“Be careful then how you live – not as unwise but as wise, making the most of every opportunity because the days are evil.” Ephesians 5:15 – 16 NIV
Consumer fraud crime statistics in our country are shocking. According to congressional hearings, adults age 55-plus make up 14 percent of the U.S. population, yet they are victims of more than 40 percent of consumer fraud. One reason for this statistical disparage is many fraud schemes are directed toward them.
Telemarketing fraud alone cheats Americans out of $40 billion annually and, according to AARP studies, more than 50 percent of telemarketing victims are age 50-plus. When other forms of fraud are included, such as bogus sweepstakes, door-to-door sales, financial/ investment schemes, identity theft, home maintenance scams and Internet fraud, one can understand why scamming mature adults is a multi-billion dollar a year business.
The first reason the fraudster targets adults age 55-plus is they know these individuals were generally raised to be polite and trusting. These are two very commendable and positive traits, except when it comes to dealing with fraud artists.
Criminals exploit these traits knowing mature adults find it difficult to say “No,” to walk away from the situation or to hang up the phone.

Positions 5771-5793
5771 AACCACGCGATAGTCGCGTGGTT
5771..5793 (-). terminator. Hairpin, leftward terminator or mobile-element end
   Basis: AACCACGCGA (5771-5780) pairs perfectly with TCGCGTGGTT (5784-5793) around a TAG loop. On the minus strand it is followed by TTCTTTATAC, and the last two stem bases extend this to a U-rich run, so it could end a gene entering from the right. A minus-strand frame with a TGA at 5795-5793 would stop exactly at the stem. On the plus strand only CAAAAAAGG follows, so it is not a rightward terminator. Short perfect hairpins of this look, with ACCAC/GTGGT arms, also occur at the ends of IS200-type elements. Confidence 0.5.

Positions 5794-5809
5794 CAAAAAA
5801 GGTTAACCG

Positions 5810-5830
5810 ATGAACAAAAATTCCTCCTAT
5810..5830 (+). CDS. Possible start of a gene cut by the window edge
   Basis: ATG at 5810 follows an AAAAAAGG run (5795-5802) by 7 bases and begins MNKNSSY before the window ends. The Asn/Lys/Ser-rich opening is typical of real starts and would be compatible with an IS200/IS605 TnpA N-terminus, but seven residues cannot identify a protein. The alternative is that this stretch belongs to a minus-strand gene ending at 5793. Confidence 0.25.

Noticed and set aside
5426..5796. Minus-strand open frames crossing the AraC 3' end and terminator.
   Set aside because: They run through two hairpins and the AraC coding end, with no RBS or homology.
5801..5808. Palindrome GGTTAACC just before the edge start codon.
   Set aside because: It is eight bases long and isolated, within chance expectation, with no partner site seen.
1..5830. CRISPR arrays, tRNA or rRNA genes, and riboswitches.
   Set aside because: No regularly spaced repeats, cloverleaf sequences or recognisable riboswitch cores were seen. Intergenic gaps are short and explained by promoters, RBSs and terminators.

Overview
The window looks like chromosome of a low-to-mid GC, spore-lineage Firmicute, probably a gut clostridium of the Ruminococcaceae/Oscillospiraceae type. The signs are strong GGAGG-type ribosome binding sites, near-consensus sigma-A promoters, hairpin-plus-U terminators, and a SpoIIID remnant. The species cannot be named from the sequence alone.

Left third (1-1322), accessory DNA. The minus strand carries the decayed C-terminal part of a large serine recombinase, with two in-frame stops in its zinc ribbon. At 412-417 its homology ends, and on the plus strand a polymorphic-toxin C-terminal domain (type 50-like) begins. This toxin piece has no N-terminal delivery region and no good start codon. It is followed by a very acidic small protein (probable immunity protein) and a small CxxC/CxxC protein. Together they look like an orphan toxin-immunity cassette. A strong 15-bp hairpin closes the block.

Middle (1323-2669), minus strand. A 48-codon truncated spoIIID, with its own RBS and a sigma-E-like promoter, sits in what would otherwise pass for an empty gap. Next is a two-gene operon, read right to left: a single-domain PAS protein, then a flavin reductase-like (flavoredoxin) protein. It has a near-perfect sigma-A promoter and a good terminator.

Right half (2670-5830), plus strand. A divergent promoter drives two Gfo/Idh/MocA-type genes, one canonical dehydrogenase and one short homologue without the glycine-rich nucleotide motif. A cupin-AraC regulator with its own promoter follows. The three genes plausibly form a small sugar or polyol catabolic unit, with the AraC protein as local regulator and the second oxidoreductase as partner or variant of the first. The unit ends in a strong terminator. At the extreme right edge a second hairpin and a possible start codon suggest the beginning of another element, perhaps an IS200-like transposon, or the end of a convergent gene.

A second reason con artists target the 55-plus adults is these folks tend to be home more, thus are more easily reached by phone or door-to-door contacts. In addition, scam artists know most older adult are willing to talk to strangers at their door or on the telephone. The con artist knows the more people are willing to talk to him, the better his chances are to make a financial killing.
Adults age 55-plus are the most likely age group to have a “nest egg,” more disposable income, excellent credit ratings and qualify for larger credit card limits. To the scam artist, that means there is a large cash pool waiting for them to tap into. Fraudsters know the easiest place to find money is to focus on those in our population most likely to be in a financial position to buy their product, which are adults age 55-plus.
Concern about their financial future is the fourth reason adults 55-plus are targets of fraud. Fraudsters know older adults are concerned about having enough money to live comfortably in retirement and leave to their heirs. These hucksters will use these fears to lure unsuspecting adults into entering sweepstakes, lotteries or high risk investments. Financial concerns and the lure of big money leads many mature adults to make bad financial choices.
The final reason scammers target adults age 55-plus is it works!
Because of the magnitude of fraud crimes in our nation, every maturing adult needs to know how to avoid fraud and scams. The next several columns will be dedicated to identifying various types of fraud and ways we can avoid a fraud victim.
Adults age 55-plus need to live by these words of Jesus: “Therefore be as shrewd as snakes and as innocent as doves.” (Matthew 10:16 NIV)
A Feeding America study found one in seven Americans – 46 million people – rely on food pantries and meal service programs to feed themselves and their families. As schools let out for the summer, the loss of free and reduced lunches puts added strain on many families.
In your opinion, does your church spend too much time focusing on money?